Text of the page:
Fiction & Biography

HARI KUNZRU gobsmacked bookworms when he nailed a £1.25m deal for his first novel. Now he tells Brian Donaldson about his latest offering a ‘geeklit’ story.

ave you heard the one

about the Bollywood star.

the computer virus and the Scottish Highlands? If you have. then you’re probably aware of Hari Kunzru’s second book. Transmission. For those who regularly browse the literary gossip columns. this special K was the travel writer and computer journalist who received a vast wad for his first publication (£1.25m at the last report). only to be flooded under a torrent of hype. counter- hype. mixed reviews and award shortlists. He was even in the position of forcing a moral stand of redirecting the prize money from a Daily Mail-sponsored book prize to the Refugee Council. having been disgusted at that paper’s views on the asylum issue.

Still, for 34-year-old Essex boy Kunzru. that difficult second album/film/book syndrome can be seen as more of a creative calm after the silly season storm of his debut. The Impressirmis!. ‘l was a publishing industry story so people were writing about me rather than the book.‘ recalls Kunzru of those heady days of 2002. ‘I did my best plugging away and blocking people's questions. turning them round to talk about the work but it was hard.‘

But through all the critical brickbats and cashflow ‘woes’. on the scary stakes. nothing compares to the week he had in late September 2()()l. trapped in the US. unable to get a flight the hell out of there. 'I was never in any real danger but it was disturbing how the people were reacting with internal flights being stopped because passengers were refusing to fly with other passengers.‘ recalls Kunzru of those hellish days of 2001. ‘The security was in chaos because they still had these minimum wage private company people doing all the frisking and at that time US airports were just like getting on the bus. People were in a flap and I was the man of your worst nightmare getting on your plane.‘

On safer ground now. Kunzru has created Transmission. another multi- narrative with multi-faceted characters. which weaves and winds its way to an inter-connected revelatory climax. So. we have a Bollywood star. Leela Zahir. on the verge of nervous breakdown with filmic commitments in the Highlands. Worse. she is the object of a computer virus that is chewing up the systems of companies across the globe. ()ne of which is Tomorrow“. the marketing agency of Guy Swift. a repellent sleazebag with a long-suffering girlfriend and a staff on the edge. But who is the vile body who has flung this nasty attachment into the cyberworld‘.’ How about a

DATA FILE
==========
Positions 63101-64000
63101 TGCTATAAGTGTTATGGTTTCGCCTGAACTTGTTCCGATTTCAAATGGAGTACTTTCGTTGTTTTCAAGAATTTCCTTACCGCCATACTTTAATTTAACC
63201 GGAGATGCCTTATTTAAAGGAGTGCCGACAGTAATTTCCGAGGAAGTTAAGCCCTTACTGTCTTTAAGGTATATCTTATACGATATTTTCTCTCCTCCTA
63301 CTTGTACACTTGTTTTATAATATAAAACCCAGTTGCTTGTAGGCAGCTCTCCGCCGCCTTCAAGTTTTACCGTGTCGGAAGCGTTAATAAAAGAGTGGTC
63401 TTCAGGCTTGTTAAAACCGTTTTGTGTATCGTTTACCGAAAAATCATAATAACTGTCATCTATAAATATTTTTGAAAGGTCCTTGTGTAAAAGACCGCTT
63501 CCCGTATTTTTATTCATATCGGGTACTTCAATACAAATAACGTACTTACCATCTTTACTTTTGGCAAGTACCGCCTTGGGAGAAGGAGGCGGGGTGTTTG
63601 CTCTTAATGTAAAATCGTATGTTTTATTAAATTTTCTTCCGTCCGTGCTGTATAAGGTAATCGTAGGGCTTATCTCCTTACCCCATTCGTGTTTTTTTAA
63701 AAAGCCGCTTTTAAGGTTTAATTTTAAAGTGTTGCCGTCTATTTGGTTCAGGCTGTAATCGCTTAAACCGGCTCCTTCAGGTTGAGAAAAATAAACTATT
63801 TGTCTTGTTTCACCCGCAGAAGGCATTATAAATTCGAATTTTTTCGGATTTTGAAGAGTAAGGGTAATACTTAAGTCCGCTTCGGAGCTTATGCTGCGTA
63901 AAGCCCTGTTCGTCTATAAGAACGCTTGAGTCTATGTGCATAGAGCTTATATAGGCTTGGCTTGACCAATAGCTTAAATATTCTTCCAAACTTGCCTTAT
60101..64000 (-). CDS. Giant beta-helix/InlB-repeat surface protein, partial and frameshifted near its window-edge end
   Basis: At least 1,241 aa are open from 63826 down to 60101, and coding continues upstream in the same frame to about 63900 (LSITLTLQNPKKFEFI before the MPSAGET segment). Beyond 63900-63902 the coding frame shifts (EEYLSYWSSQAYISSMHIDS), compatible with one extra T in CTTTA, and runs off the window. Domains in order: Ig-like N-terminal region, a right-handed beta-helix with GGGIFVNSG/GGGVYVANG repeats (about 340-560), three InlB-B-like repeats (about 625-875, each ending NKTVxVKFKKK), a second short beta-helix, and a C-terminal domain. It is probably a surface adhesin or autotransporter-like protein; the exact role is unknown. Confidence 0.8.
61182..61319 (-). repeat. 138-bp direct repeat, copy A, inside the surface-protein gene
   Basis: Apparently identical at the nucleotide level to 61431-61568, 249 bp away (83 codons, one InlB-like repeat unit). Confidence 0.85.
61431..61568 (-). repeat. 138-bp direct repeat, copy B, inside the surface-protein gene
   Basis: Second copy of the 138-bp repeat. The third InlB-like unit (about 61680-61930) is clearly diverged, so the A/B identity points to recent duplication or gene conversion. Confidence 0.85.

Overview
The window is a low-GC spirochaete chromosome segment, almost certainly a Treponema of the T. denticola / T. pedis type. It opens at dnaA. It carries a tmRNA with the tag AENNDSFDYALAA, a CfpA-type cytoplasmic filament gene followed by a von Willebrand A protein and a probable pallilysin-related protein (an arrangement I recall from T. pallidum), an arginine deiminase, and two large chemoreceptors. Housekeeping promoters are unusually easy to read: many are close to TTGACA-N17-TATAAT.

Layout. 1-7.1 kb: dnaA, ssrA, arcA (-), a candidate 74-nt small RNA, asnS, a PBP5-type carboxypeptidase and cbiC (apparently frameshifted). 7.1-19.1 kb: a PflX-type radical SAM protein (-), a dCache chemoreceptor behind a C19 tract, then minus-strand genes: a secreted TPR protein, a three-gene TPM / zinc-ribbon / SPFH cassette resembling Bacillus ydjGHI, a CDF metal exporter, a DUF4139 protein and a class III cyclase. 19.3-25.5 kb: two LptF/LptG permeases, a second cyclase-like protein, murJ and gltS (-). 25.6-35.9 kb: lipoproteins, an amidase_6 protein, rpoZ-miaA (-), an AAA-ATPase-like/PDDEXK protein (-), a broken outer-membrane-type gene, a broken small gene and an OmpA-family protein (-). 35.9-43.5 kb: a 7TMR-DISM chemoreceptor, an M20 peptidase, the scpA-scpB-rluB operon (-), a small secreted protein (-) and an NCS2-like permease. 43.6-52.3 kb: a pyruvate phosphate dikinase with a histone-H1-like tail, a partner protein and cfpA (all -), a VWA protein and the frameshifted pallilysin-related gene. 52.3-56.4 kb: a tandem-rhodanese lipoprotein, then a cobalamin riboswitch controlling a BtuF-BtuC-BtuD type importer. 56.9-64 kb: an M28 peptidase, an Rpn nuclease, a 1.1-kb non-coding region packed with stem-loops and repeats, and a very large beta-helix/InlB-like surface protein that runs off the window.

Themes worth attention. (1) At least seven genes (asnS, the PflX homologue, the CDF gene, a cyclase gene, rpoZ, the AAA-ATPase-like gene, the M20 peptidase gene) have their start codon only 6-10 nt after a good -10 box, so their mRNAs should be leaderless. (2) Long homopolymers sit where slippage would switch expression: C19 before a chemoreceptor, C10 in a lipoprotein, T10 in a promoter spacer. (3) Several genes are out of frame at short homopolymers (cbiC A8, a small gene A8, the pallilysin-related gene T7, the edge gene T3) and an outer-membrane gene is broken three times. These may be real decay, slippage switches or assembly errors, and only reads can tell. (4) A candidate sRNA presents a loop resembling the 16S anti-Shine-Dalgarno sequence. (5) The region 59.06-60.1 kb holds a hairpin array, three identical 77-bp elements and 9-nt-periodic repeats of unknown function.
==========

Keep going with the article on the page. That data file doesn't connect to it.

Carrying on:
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virginal 23-year-old computer geek Arjun Mchta. who has just been sacked from a Silicon Valley anti- virus company: all he wanted was to get his job back. so triggering a small scale problem for which he would be recalled to his station would be the answer. Global devastation wasn‘t on his agenda.

Though Kunzru was recently congratulated by one reviewer for heading up a revolution in ‘geeklit‘ ('I‘ll take my “ism” where I can get it‘). his nerdy aspirations quickly pale into insignificance. ‘When I‘m with my true geek friends. I wouldn‘t claim any status at all.‘ he chuckles. “The book is a product of much research; I got in touch with anti-virus companies and had highly monitored conference call conversations with PR people on the line who would jump in when I asked an engineer a question about trade secrets. I have friends who are quite close to the virus-wiping underground and I ran all those passages by them and had some technical mistakes ironed out. I managed to get the vibe without having to buy drinks for German teenagers.’ Lucky that.

Transmission is out now, published by Hamish Hamilton.

Debutants under the microscope This issue Erica Munro.

Who she? This spanking new novelist hails from the Black Isle. where she set up and ran one of the first home search agencies in the Highlands. When not nosing around other people's houses. the mother-of-three does most of her writing at her in-laws' London flat.

Her debut Inspired by the work of that literary genius George Michael, Guilty Feet is the latest candy- covered paperback to have gushed forth from the so—called chick-lit sub-genre. It's the tumultuous story of gallus Highland wife and mother- of-two Gail, whose life revolves around kids' tea parties. Scottish country dancing and surreal mothers’ meetings. Gail's domestic routine is sent skew-whiff when she renews her acquaintance with childhood sweetheart Stevie. and starts contemplating a bit of extra- marital how's-yer-father. Her guilt abates, however. when she begins to suspect that her husband Stuart is himself having a wee affair.

What the critics said The High Priestess of Tartan comic fiction, lsla Dewar, has called Munro's debut: ‘a lovely irreverent look at life, love and longing; very enjoyable.‘

High praise indeed . . . While a little let down by some eye- wateringly stereotypical characters (mincing gay dance instructor. Mr Perfect bit-on-the-side. snooty wannabe neighbour) Munro‘s debut is delivered in an inoffensive. chatty style. with the odd sharp-eyed observation and some entertaining turn of phrase.

First line test ‘It was when Esther Smith (Magnus, two and a half) advocated war in the south of England to reduce overcrowding on the roads that I realised there was more to her than met the eye.‘ (Allan Radcliffe)

I Guilty Feet is out now, published by Piatkus.

Munro bags her debut